Diabetic retinopathy may affect one eye, but typically both eyes feel its effects. The longer one has diabetes, the greater the chance of experiencing this condition. Having high blood sugar – hyperglycemia – for an extended period of time seems to be how the disease initiates within the body.

What are the Types of Retinopathy?

There are two types of diabetic retinopathy: Proliferative Diabetic Retinopathy (PDR) and Non-Proliferative Diabetic Retinopathy (NPDR).

+ Proliferative Diabetic Retinopathy (PDR)

This is an advanced stage of diabetic retinopathy. It occurs when poor circulation causes the retina to become deprived of oxygen. This, in turn, makes matters much worse. Fluids and blood begin to back up and leak at an even higher rate, leading to cloudy vision.

+ Non-Proliferative Diabetic Retinopathy (NPDR)

Non-Proliferative Diabetic Retinopathy refers to the condition in its earliest stages. In fact, some symptoms may be so mild that the individual may not even give it a second thought. However, while this is occurring unnoticed, the retina is falling victim. Fluids begin to leak and there will be some swelling in the retina due to the weakening of the blood vessels.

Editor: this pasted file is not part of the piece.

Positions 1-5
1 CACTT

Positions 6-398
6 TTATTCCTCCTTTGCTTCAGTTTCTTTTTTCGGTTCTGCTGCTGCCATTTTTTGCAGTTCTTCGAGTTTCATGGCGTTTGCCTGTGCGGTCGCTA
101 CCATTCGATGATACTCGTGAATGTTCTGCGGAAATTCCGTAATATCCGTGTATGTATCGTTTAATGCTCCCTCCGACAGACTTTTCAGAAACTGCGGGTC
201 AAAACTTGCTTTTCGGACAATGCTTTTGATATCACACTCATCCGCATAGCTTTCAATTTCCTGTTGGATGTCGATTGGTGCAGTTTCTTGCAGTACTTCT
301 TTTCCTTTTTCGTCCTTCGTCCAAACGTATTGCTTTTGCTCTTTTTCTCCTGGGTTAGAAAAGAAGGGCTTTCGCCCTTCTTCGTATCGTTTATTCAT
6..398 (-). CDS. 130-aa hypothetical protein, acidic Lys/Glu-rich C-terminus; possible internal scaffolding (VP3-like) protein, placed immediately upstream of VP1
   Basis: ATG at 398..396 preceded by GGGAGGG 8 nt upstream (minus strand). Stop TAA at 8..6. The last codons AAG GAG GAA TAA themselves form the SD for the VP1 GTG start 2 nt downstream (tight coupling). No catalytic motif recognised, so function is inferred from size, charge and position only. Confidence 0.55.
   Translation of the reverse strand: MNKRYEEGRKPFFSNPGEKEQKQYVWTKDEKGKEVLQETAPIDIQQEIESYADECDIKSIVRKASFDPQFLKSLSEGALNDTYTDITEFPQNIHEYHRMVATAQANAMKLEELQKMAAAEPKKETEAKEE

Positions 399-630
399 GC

Who Is At Risk?

Anyone who has been diagnosed with either type 1 diabetes or type 2 diabetes are at risk for developing diabetic retinopathy. Typically, however, the symptoms of this condition do not start showing for many years. It is rare to see someone develop retinopathy early on in their diabetes.

While anyone with diabetes has a high chance of developing this disease, records seem to show that the Hispanic and African American population show a greater prevalence. People with other medical conditions, such as high blood pressure or high cholesterol are also at an increased risk.

What Symptoms May Appear?

In the early stages of diabetic retinopathy, there may be no symptoms at all. Though, early detection is key. As a diabetic, you know how important health monitoring is – and this applies to your eyes, as well. The American Optometric Association strongly recommends that everyone with diabetes has a comprehensive dilated eye examination once a year. As the retinopathy progresses, the symptoms will begin to strengthen.

Some of the most predominant symptoms one may experience are:

  • Blurred vision
  • Loss of vision
  • Seeing spots within your line of vision
  • Trouble distinguishing between colors
  • Dark strings, known as “floaters,” impairing your vision
  • Dark areas within your vision
  • Vision that fluctuates
  • Complete loss of vision

If you are diabetic and begin to experience one or more of these symptoms, you will want to contact your eye doctor right away – as early detection can lead to better results.

Is it Treatable?

Your eye doctor will do a full eye exam to consider all factors regarding your symptoms. This will provide medical professionals with the most extensive look at your situation. From there, doctors will be able to see how to approach your eyes.